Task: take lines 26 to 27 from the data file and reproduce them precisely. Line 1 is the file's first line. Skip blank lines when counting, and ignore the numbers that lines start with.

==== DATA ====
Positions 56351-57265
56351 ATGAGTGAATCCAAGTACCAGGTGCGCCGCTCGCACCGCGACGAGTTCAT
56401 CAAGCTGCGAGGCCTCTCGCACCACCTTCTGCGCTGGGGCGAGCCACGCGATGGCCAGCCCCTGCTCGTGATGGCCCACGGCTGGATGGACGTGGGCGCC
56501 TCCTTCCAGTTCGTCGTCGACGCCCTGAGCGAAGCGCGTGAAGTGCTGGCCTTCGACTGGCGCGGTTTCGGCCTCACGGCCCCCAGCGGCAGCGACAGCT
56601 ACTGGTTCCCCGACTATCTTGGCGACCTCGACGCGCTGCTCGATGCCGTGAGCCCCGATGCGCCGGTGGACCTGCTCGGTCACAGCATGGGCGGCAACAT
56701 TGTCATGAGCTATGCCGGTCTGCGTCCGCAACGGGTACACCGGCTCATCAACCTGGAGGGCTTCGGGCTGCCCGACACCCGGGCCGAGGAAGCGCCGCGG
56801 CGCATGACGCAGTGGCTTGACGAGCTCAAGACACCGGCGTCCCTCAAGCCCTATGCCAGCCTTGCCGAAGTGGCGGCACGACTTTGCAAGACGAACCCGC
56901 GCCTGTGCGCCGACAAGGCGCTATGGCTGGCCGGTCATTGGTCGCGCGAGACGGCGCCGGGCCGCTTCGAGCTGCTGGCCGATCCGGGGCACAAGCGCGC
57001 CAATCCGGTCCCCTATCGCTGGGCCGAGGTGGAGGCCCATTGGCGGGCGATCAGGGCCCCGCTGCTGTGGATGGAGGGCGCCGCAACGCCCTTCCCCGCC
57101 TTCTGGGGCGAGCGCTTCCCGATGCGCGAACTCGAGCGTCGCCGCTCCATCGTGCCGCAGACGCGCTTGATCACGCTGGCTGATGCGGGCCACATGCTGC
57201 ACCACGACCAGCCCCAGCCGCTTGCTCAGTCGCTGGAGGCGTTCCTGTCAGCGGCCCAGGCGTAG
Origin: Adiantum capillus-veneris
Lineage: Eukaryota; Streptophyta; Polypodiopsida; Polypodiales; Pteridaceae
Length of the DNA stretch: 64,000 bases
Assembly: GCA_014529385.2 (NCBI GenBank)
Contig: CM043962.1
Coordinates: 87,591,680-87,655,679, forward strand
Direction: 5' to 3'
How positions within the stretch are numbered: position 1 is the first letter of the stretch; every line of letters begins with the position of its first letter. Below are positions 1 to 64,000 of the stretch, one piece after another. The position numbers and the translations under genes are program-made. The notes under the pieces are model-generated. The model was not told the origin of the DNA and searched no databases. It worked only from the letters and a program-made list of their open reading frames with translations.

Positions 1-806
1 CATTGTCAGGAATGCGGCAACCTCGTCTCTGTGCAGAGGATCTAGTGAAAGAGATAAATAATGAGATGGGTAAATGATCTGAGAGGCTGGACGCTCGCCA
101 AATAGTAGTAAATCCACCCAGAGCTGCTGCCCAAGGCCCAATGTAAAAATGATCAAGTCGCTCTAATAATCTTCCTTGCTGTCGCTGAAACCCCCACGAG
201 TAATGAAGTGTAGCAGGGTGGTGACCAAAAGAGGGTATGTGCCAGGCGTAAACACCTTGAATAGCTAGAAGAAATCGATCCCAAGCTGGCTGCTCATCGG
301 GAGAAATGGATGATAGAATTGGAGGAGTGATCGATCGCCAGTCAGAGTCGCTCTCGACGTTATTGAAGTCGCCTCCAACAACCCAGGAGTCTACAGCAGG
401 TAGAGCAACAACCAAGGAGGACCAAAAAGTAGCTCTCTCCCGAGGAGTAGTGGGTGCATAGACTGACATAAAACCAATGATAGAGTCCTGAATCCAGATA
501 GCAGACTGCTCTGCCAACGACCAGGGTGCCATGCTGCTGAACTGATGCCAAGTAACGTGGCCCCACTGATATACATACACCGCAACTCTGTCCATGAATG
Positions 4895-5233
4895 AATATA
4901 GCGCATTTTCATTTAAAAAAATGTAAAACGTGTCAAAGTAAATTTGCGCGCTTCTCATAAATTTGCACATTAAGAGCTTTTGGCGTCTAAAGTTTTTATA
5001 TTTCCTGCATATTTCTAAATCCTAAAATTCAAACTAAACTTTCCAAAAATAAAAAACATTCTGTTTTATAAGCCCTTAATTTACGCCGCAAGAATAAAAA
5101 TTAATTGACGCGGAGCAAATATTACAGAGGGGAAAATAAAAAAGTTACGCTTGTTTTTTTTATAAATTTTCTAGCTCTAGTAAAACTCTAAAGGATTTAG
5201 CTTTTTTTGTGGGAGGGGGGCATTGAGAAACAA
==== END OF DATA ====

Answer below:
501 GCAGACTGCTCTGCCAACGACCAGGGTGCCATGCTGCTGAACTGATGCCAAGTAACGTGGCCCCACTGATATACATACACCGCAACTCTGTCCATGAATG
Positions 4895-5233